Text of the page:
EditorImages/2021/07/07 13:54/transactionSearch.png

11. Filtering for an Asset in the configured account

In this instance we’ll pass a filter name in order to locate an asset at our given account (specified in the properties file). In the controller add a new method as described below:

@GetMapping(path="/accountAssetSearch", produces = "application/json; charset=UTF-8")
public String account(@RequestParam String assetName) throws Exception {
    Asset returnAsset = new Asset();
    List<Asset> createdAssets =
            client.AccountInformation(account.getAddress()).execute(headers, values).body().createdAssets;
    for (Asset asset : createdAssets) {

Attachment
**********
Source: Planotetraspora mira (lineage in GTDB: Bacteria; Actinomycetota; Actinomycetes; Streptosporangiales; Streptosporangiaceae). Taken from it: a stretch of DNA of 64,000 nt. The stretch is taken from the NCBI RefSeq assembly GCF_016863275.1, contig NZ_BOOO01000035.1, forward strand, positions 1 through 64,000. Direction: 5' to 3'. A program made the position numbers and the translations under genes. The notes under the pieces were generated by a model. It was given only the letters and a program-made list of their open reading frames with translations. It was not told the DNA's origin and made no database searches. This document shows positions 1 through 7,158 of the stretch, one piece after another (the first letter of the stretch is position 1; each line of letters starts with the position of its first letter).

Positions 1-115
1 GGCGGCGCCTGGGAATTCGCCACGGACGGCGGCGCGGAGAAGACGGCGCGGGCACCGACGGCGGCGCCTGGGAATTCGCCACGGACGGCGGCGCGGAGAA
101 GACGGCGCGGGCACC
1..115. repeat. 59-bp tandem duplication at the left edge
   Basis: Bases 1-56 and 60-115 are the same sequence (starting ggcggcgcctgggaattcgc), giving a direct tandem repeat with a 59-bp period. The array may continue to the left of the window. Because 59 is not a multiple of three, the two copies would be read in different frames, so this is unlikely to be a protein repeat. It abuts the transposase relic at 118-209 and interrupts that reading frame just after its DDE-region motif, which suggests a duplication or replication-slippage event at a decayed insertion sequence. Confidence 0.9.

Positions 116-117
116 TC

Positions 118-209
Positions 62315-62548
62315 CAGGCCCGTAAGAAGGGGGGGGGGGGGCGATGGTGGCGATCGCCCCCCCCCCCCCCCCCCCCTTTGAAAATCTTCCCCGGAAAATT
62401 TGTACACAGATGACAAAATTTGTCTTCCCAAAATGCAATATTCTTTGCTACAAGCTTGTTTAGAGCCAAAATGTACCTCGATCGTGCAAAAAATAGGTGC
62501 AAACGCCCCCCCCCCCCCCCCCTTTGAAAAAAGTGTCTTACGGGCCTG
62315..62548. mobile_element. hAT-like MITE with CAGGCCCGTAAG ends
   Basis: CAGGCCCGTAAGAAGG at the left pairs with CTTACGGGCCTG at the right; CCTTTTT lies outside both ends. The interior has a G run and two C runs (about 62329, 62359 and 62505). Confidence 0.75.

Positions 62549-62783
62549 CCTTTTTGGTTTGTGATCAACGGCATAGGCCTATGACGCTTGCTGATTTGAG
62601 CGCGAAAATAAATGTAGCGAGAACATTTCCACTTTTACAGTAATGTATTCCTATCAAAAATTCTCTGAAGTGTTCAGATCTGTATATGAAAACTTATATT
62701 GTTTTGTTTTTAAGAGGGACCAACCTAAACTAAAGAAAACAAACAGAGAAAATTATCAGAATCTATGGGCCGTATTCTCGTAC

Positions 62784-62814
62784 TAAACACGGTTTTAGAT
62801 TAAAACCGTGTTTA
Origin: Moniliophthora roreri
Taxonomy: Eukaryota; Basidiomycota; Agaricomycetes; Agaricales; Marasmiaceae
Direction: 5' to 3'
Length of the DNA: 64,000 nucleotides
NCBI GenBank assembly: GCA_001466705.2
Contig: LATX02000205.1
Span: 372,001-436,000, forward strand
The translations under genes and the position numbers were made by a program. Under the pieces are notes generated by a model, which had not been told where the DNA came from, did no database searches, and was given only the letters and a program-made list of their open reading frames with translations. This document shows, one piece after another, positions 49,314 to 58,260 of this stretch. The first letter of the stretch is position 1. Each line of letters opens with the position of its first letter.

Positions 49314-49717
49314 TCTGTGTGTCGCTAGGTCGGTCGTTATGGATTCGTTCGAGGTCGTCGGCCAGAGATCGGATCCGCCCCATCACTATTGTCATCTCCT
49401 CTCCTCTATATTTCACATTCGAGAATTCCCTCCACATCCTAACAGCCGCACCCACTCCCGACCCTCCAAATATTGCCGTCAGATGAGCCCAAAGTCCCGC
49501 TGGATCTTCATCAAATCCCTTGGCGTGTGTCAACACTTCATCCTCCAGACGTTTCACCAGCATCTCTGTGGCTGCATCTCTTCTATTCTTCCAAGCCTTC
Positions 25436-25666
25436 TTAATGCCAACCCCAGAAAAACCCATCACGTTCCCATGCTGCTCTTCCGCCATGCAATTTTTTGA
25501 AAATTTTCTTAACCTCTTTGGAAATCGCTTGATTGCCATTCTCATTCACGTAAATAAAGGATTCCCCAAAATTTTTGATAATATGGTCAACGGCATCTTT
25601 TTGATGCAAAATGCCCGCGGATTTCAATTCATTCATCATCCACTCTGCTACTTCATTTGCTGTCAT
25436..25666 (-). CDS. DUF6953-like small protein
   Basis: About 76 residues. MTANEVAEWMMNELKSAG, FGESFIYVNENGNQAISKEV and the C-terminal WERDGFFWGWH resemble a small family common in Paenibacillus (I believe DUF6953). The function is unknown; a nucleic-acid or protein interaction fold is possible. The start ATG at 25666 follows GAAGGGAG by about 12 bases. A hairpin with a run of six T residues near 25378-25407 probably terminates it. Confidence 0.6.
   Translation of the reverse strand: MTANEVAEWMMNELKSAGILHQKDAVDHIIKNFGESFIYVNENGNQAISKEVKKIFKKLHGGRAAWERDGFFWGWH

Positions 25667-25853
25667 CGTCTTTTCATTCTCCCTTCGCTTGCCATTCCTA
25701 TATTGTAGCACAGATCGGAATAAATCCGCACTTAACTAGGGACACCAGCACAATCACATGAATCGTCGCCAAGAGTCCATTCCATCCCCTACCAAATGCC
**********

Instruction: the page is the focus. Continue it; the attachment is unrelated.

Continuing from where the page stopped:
if(asset.params.name.equals(assetName)){
         returnAsset = asset;
        }
    }
    return returnAsset.toString();
}

This method will take a name as a filter specified by the user and use that value to loop through the assets contained in the specified account (specified by the properties file). Do note that there are other ways to do this logic using the indexer but this allows the user to do the lifting via Java versus having to engage the API. Once executed on the account and locating an asset with a valid name as specified the user should see something like this:
EditorImages/2021/07/22 15:04/assetNameSearch.png

12. Completed Code

The functionality described can easily be extended. Also, one could easily write API endpoints to sign and send transactions and there are several good tutorials here on signing and sending transactions.
The completed code can be found on Github .

August 12, 2021